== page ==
Balm of Gilead buds are also known as Balsam Poplar or Cottonwood buds. Available fresh-frozen or expertly dried.
Wild-Harvested, 2019 Canadian Balsam Poplar (Balm of Gilead) buds.
The buds of the Balsam Poplar tree (P. balsamifera) are pungent and powerful. They’re bursting with natural resins that are used for injury, pain-relief, skin conditions, burns, and respiratory ailments. Carpenter’s Herbal uses it in several salves.
We sell Balm of Gilead buds both fresh-frozen or dried. You’re currently looking at our listing for fresh-frozen buds.
We sustainably hand-harvest our buds in the very early spring, in Eastern Ontario. After the harvest, we immediately deep-freeze them and keep them frozen until we ship them to you. We wrap them lovingly to keep them cool for as long as possible. When you receive them, use them or re-freeze them right away.
Using Fresh-Frozen Balm of Gilead buds
There is some debate out there among remedy-makers and herbal enthusiasts about using the fresh buds as opposed to dried. We’ve made salves and infused oil with both fresh and dried Cottonwood buds, and we think both can be used well.
If you’re using fresh or frozen buds, we recommend doing a warm (or even hot) infusion. Fresh-frozen Balm of Gilead buds contain about 1/3 moisture by weight and a warm infusion will help drive some of that moisture away. If you press your infused oil, you will squeeze some moisture out of it. Be sure to let it settle out, and keep it from your salve.
All that said, it’s hard to get it wrong. Balsam Poplar buds are very forgiving. Their natural anti-bacterial powers are great.
Fresh-Frozen vs. Dried Balm of Gilead buds?
There are some folks who insist that all dried Balm of Gilead buds are worthless. We don’t agree. It’s true that there are dried Balm of Gilead buds available on the market that are of very little medicinal value. We’ve seen them. Unfortunately, they’re often dried and stored to the point that they’re empty husks.
Carpenter’s Herbal dried buds are different, because our slow-drying yields resinous, fragrant and sticky buds. You won’t be disappointed by their potency, and you can read more about them here.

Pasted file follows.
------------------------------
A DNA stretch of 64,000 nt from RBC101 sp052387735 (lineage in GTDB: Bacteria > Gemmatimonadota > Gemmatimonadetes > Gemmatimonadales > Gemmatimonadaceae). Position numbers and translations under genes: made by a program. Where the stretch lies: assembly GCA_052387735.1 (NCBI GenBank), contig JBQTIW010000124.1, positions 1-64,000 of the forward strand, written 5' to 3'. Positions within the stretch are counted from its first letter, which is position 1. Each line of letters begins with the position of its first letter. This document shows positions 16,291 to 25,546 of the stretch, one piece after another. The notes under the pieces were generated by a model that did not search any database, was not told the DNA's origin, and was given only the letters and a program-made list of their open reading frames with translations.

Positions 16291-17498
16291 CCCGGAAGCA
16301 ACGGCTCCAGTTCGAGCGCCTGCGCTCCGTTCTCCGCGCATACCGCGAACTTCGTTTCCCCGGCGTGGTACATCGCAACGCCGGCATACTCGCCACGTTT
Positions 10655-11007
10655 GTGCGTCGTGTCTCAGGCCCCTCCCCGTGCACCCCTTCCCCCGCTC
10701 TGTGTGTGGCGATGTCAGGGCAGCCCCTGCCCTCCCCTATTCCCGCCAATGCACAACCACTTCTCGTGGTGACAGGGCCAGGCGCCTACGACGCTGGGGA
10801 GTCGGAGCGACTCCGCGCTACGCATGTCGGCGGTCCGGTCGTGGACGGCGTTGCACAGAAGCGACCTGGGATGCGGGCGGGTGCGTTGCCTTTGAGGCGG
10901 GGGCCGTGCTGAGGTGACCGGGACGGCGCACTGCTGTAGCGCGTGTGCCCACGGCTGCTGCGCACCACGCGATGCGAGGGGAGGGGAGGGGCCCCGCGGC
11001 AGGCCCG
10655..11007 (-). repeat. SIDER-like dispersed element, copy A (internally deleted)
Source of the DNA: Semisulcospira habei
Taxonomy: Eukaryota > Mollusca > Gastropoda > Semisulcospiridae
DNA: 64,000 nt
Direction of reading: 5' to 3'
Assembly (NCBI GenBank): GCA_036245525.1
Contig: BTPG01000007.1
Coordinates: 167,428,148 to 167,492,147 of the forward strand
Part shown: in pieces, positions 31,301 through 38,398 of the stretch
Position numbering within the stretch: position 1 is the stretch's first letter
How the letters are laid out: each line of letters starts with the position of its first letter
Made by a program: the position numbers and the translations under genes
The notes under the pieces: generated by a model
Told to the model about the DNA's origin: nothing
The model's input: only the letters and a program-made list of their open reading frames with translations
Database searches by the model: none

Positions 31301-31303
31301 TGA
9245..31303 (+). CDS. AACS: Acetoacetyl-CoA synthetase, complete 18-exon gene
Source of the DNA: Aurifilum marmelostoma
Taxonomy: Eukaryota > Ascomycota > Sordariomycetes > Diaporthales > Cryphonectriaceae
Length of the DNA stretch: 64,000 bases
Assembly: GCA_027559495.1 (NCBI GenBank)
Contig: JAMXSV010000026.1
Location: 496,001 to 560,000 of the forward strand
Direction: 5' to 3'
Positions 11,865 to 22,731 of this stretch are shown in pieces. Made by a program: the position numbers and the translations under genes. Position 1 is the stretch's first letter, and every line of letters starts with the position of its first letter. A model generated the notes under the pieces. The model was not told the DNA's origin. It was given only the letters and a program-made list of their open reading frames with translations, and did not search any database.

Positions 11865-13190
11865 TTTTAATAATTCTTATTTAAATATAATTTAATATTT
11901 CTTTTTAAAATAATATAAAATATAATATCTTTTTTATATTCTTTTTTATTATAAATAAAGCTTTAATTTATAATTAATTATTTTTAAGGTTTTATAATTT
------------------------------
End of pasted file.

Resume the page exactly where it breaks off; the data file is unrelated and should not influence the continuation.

From what we understand, the traditional preparation of Balm of Gilead buds was as dried buds boiled in bear fat. And we have several customers who are herbal professionals and insist on dried, rather than fresh-frozen Balsam Poplar buds. They prefer them for salves and oil infusions. With dried buds, there is no danger of moisture contaminating a long infusion.
It’s best to always store dried Balsam Poplar buds in a cool, dry location in a breathable container.
What is the real Balm of Gilead?
There are several North American poplars that bear buds that may be sold as Balm of Gilead. There is Eastern Cottonwood (P. deltoides) growing throughout the Eastern USA and in southerly parts of Ontario. While in Western Canada and the US, you will find Black Poplar (P. trichocarpa) buds used for their medicinal properties. Balsam Poplar is the more northern cousin. Herbalists and remedy-makers refer to any of the three species’ buds as the Balm of Gilead. In our experience, Balsam Poplar buds are more pungent and aromatic than the Cottonwoods’ buds. Not to mention, Balsam Poplar buds are a fair bit smaller than their southern and western cousins, which is why they can be so much more expensive per pound.
The original “Balm of Gilead” refers to a Mediterranean plant used for its aromatic and medicinal properties in biblical times. It seems that the reference first appears in the King James translations of the Bible. There is some controversy among botanists and other scholars about what plant it actually was. Over time, the term has come to suggest the idea of a universal, healing ointment.
Please note that Balsam Poplar buds contain natural salicin. As a result, you should not use them if you’re allergic to Aspirin.